The case itself was appealed from the Conciliation Court to the High Court, where Higgins’ declaration was found to be unconstitutional on technical legal grounds, but the principles applied by Higgins shaped the conciliation and arbitration field for the next century.
The outbreak of world war in 1914 marked the end of an era for Higgins personally, and Australia as a nation.
The economic conditions that had prevailed before the war were disrupted, as inflation and significant changes in the workforce began to undermine the arbitration system that Higgins presided over. Prime Minister Billy Hughes provoked Higgins’ dismay by his inconsistent approach to labour relations, coming to hasty settlements with striking trade unions and setting up special tribunals for individual industries. Higgins resigned in protest in 1920.
Meanwhile, personal tragedy had struck for Higgins and his wife. Their only child Mervyn had enlisted when war broke out. A Melbourne University and Oxford graduate, a successful rower, and “brave to the point of fearlessness”, Mervyn survived Gallipoli, only to be killed in action in Egypt in 1916.
The final years
Following the death of his son, and his resignation from the Conciliation Court, Higgins saw out his final years on the High Court as a sort of cultural philanthropist. He endowed scholarships and literary funds, maintaining an interest in Australian culture as well as the Irish culture of his boyhood.
Changes to the Court’s personnel also saw him change from regular dissents to regular concurrences with his brother justices, as the limited approach of the founding justices changed after the famous Engineers’ case. Although the postwar world was quite different from the colonial Victoria that Higgins met on his arrival in 1870, Higgins retained the support of the trade union and labour movement for the remainder of his career.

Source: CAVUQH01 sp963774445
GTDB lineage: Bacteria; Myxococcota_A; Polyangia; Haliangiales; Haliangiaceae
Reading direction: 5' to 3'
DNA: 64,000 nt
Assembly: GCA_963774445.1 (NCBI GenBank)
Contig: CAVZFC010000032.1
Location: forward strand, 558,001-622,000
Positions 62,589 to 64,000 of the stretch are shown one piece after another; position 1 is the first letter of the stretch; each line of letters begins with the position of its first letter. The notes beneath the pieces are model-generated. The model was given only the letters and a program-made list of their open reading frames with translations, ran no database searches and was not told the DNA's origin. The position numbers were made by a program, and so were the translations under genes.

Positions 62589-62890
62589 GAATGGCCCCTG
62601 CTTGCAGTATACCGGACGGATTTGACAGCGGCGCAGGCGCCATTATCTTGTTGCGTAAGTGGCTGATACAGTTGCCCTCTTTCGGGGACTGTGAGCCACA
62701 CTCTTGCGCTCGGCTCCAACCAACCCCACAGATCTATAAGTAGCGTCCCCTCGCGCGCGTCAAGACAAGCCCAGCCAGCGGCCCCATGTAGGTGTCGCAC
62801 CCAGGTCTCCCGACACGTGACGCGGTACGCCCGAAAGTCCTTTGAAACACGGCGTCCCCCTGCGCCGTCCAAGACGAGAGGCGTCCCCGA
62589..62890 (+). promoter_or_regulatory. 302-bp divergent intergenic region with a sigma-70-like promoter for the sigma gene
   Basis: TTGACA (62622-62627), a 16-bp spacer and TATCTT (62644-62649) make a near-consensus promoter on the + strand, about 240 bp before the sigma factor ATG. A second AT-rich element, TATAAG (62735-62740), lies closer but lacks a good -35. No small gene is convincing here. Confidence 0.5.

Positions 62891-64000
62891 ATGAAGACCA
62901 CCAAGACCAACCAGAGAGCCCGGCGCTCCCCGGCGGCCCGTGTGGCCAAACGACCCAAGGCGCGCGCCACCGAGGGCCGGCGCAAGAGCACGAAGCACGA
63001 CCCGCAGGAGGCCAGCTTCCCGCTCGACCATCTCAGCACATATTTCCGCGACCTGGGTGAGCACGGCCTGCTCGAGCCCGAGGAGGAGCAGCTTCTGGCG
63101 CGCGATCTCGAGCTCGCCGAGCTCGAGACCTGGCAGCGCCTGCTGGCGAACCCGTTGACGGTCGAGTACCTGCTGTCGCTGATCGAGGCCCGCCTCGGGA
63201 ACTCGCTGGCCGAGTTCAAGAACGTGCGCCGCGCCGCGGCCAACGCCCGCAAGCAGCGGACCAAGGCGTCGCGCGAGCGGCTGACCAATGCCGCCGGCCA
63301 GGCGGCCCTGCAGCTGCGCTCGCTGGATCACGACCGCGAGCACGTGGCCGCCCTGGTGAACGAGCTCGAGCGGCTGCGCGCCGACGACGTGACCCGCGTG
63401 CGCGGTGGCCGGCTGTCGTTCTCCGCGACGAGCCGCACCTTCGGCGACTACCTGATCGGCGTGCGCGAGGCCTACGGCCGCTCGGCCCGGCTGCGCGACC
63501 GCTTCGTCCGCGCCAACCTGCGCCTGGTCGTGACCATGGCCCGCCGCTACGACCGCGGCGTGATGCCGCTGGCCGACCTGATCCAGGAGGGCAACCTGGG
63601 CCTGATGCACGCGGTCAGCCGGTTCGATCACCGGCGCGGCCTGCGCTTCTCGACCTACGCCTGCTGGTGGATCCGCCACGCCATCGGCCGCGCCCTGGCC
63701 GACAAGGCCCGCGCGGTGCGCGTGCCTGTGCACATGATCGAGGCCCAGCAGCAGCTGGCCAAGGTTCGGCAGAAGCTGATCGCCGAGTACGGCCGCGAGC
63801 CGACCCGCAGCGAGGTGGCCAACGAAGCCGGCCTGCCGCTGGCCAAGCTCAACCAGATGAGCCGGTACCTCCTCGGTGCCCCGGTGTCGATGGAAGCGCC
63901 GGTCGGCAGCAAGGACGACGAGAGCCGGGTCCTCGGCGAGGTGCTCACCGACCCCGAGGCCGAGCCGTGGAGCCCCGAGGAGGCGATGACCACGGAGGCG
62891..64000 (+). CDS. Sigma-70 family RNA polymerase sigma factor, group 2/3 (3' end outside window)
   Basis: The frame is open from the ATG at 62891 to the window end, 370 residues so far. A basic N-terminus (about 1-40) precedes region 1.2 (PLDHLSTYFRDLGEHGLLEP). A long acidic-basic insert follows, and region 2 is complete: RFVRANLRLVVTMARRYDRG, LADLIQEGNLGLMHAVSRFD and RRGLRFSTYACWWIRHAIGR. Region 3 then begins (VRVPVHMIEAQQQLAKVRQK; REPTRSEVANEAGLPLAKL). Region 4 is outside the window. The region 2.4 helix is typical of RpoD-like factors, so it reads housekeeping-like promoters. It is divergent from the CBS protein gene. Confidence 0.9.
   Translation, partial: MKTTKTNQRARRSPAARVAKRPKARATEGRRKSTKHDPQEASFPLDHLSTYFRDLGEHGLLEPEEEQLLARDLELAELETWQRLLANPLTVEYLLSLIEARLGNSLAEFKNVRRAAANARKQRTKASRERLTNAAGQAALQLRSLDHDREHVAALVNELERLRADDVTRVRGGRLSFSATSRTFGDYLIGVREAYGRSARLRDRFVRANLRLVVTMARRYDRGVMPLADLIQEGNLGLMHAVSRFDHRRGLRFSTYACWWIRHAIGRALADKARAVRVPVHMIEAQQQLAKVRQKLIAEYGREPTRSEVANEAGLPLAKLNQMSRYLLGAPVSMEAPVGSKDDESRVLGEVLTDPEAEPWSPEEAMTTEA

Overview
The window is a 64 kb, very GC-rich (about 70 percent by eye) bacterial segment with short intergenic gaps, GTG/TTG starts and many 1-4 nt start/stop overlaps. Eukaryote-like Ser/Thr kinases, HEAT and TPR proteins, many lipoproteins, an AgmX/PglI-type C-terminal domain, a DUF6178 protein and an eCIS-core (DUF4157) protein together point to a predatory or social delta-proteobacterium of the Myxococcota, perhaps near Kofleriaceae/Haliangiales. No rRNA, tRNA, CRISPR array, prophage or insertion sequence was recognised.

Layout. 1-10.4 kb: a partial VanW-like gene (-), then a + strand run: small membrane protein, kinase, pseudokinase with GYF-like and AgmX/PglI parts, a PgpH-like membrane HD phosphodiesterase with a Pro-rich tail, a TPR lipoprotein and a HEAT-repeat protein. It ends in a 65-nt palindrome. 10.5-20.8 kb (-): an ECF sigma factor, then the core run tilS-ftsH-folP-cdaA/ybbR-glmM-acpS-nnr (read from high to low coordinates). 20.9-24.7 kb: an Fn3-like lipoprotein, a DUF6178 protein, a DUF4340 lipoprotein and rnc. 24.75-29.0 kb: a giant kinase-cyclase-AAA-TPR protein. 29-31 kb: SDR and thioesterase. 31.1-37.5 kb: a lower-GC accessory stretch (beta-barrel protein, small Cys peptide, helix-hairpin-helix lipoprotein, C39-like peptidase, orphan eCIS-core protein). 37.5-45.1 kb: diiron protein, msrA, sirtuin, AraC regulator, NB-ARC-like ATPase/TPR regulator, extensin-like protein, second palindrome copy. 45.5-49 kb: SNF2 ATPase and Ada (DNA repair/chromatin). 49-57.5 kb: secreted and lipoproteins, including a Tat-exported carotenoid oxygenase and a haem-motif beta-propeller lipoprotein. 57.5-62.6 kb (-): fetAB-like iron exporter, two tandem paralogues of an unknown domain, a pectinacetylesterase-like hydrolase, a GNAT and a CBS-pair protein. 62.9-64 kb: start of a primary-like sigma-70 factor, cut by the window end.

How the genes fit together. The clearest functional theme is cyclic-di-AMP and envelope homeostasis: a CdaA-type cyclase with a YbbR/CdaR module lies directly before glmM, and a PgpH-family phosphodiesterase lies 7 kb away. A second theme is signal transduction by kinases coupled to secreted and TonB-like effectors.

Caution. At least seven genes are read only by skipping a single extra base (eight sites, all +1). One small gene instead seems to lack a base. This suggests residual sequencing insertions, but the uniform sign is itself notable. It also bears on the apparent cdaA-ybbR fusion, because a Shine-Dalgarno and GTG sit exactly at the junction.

Higgins died on 13 January 1929, just before the outbreak of a worldwide Depression that would create such hardship for working families. Seemingly a stern and formal man, Higgins was remembered as affectionate and kind. Not much remains of a political or judicial legacy, but his support for those on the margins of society, combined with his determination to achieve better outcomes for them through existing institutions (which could sometimes put his Labor Party friends offside), is a decent epitaph for a decent man.
– William Shrubb
‘Higgins, Henry Bournes (1851-1929)‘, Australian Dictionary of Biography
‘Higgins, Henry Bournes‘, Australian Government Solicitor
Ex Parte H. V. McKay (the Harvester judgment), H. B. Higgins